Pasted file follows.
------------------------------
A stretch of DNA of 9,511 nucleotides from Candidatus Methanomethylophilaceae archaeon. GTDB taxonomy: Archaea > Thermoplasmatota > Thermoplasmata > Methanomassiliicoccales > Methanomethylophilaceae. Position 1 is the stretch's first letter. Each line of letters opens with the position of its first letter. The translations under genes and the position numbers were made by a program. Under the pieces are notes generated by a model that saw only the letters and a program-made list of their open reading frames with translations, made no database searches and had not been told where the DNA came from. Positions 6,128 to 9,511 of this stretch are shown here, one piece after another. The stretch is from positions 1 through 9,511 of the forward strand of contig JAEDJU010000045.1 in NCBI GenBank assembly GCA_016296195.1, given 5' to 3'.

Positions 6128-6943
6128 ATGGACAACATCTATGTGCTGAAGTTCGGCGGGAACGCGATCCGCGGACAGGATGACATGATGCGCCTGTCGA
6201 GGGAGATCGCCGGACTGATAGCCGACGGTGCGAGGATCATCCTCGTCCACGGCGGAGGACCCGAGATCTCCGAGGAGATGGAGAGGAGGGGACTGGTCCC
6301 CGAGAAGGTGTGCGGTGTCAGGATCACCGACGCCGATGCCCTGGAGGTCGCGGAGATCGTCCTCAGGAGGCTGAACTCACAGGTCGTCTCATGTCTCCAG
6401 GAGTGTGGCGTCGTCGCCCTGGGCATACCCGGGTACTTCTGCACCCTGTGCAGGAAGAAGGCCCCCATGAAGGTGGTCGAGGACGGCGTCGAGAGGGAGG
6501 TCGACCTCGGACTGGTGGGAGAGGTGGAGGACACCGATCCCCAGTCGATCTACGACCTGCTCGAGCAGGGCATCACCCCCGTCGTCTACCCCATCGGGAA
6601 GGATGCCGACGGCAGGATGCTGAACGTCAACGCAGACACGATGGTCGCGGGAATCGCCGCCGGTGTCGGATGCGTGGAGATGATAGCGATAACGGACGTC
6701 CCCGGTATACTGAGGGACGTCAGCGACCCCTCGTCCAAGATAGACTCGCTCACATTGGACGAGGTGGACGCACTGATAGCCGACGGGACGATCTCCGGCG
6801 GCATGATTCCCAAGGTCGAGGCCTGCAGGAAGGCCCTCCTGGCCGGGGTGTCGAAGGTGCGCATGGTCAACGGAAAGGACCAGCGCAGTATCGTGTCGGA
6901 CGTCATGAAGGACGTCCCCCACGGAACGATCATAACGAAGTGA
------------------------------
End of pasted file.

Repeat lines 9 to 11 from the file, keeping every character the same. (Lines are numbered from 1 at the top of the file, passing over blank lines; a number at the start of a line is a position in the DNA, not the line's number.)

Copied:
6701 CCCGGTATACTGAGGGACGTCAGCGACCCCTCGTCCAAGATAGACTCGCTCACATTGGACGAGGTGGACGCACTGATAGCCGACGGGACGATCTCCGGCG
6801 GCATGATTCCCAAGGTCGAGGCCTGCAGGAAGGCCCTCCTGGCCGGGGTGTCGAAGGTGCGCATGGTCAACGGAAAGGACCAGCGCAGTATCGTGTCGGA
6901 CGTCATGAAGGACGTCCCCCACGGAACGATCATAACGAAGTGA